Thursday, May 15, 2003
It's too easy being green
Hey, we Americans may be a little spoiled. Some countries even think we're arrogant. But we're not boring, are we?
Then why do we have such dreary money? The new $20 bill will have a pale touch of peach and blue. But the face is still Andrew Jackson, who moved the Indians around every time it seemed convenient for whites and under whom the Indian Removal Act became law.
We have wimped out again.
The U.S. Department of the Treasury has tinkered on the new bill to be circulated this fall. Old Hickory still looks like a game show host, hair styled and moussed, slightly pained as if Don Pardo has just delivered some unwelcome news about parting gifts. The sour Ben Franklin, his lips pursed as though he needs a big dose of Mylanta, won't be considered for an overhaul until 2005.
Shaggy but spendable
"I'm disappointed, but I try to look at it from the government's point of view," says Gene Hessler of College Hill. Editor for 15 years of Paper Money, the journal of the Society of Paper Money Collectors and author of several distinguished texts, he is generally regarded as the world's leading authority on U.S. currency.
He is trying to be fair.
Millions of American dollars are stuffed in mattresses all over the world. "Eastern European countries count on our money when they don't trust anything else," he says. In most countries, when a new design is introduced, the old currency is no good after a time. "So our country tries to be reassuring, change things gradually," he says. When a change was made in 1996, the U.S. spent a lot of money notifying the rest of the world that even though President Grant looked a little shaggier on our new $50 bill, he was still spendable. And the feds claimed that the bigger numbers would make it easier for people who are visually impaired.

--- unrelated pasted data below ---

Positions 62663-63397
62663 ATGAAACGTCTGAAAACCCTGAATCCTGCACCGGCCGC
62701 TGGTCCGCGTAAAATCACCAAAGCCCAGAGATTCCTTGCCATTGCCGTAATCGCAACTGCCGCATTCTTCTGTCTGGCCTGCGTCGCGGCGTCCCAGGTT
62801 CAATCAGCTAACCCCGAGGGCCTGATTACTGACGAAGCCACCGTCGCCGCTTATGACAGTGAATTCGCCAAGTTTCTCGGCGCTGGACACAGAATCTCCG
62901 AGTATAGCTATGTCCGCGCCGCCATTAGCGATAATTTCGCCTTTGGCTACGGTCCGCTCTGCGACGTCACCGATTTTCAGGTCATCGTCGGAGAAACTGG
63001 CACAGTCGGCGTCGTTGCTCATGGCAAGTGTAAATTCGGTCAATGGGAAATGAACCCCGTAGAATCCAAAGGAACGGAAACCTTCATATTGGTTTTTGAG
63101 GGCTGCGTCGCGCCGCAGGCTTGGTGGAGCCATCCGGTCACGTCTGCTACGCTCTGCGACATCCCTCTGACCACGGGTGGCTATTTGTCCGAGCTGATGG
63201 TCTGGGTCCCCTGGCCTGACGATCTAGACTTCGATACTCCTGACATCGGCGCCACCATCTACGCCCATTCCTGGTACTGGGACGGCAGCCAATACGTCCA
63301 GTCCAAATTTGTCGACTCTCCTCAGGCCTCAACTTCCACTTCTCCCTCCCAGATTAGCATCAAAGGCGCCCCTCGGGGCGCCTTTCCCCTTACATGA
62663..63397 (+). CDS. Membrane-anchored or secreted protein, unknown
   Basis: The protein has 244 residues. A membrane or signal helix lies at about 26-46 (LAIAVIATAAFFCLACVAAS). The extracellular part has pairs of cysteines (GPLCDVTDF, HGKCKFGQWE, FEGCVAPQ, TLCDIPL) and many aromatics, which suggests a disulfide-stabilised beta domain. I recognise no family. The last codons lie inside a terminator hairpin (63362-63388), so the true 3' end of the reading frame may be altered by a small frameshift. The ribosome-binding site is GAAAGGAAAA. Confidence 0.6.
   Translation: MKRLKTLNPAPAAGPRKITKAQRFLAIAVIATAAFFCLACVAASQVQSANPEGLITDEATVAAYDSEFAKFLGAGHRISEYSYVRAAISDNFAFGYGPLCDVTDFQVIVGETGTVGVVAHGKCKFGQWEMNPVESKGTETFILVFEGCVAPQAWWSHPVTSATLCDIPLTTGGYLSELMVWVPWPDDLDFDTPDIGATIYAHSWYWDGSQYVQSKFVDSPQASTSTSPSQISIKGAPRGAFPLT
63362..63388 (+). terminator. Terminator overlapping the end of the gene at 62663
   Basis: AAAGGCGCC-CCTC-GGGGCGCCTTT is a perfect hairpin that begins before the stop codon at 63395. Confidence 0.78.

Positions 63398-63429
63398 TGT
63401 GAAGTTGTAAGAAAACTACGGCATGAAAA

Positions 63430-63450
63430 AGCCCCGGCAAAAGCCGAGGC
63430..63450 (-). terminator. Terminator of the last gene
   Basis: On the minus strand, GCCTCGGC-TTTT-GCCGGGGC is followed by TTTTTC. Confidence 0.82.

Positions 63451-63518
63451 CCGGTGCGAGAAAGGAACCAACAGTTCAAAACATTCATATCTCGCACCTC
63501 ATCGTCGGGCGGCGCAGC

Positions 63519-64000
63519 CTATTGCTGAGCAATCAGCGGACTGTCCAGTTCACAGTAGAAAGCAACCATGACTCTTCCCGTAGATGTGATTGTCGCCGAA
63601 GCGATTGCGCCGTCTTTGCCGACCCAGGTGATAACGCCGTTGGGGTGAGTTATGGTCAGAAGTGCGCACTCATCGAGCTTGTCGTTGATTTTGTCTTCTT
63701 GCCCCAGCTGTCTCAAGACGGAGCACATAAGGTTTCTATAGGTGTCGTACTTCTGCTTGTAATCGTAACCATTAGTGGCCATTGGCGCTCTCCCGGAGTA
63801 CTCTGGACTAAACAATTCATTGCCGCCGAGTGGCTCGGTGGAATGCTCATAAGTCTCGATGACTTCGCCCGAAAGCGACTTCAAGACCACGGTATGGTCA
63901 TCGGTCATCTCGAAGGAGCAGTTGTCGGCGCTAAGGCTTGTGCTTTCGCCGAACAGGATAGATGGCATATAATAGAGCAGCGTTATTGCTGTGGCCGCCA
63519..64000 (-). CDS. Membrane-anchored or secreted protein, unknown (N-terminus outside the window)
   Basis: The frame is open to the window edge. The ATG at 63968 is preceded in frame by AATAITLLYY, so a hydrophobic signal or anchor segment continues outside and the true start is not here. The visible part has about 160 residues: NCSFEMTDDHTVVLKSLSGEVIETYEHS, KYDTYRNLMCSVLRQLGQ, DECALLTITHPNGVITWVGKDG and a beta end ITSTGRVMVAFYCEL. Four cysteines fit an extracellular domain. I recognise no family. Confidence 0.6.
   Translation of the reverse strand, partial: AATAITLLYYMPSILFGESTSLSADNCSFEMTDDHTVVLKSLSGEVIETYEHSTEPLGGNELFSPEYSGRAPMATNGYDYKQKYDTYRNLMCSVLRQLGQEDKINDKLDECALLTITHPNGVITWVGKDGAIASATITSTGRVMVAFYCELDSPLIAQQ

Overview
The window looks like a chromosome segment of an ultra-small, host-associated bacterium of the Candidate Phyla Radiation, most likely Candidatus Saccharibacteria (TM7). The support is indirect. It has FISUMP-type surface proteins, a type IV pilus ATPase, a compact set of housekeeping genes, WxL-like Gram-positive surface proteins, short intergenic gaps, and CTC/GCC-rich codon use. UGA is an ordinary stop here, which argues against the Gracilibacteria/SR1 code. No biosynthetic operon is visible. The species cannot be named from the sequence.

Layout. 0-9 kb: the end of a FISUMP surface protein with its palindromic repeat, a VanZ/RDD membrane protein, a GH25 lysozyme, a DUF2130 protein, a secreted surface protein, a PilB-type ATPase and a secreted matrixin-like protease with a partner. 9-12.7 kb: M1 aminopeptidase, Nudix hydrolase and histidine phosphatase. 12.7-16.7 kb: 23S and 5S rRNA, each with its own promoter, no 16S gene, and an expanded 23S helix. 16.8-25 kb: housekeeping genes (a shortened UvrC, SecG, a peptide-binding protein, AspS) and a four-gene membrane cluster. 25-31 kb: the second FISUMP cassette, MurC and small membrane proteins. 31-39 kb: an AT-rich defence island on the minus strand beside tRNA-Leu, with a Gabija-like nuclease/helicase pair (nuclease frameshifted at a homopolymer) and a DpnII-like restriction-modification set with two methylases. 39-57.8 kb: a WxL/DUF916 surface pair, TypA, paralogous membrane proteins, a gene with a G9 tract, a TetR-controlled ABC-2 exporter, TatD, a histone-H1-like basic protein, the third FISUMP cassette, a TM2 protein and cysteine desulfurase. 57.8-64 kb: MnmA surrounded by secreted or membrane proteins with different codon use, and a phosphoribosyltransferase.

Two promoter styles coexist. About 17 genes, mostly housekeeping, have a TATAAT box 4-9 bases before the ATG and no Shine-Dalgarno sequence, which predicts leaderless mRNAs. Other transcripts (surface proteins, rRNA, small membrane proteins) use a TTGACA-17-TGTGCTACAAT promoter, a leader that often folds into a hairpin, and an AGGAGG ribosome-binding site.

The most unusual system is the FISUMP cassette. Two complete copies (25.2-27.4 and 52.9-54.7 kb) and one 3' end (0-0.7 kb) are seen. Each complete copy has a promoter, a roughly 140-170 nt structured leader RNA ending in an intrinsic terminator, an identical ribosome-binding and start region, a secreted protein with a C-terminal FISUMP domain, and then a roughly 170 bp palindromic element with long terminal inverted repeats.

Gene wonders why we don't just put Braille impressions on our money, which is done in almost every other country. And he says it's a shame we don't open up our most prominent portraits to include somebody besides politicians. His dream bill would picture Eleanor Roosevelt on the face and a panoramic view of Marian Anderson's 1936 concert at the Lincoln Memorial on the back.
Gene's first choice for the $20 bill - which is most frequently counterfeited, most frequently dispensed by ATMs and most likely to be requested by teen-agers of their parents - would be would be Thomas Edison with pictures of his inventions. Every time a mall rat uses one, she'd get a sneaky history lesson.
The most obvious lesson of our current currency is that we do not celebrate the contributions of artists, teachers, women and people of color. Italy has featured Maria Montessori, and Belgium pictured Adolph Sax, inventor of the saxophone.
Gene would like to see more exciting design, more vibrant colors and the portraits people such as Sojourner Truth or Duke Ellington or Georgia O'Keefe on U.S. bills.
Something new. Something colorful. Something American.
E-mail firstname.lastname@example.org or phone 768-8393.
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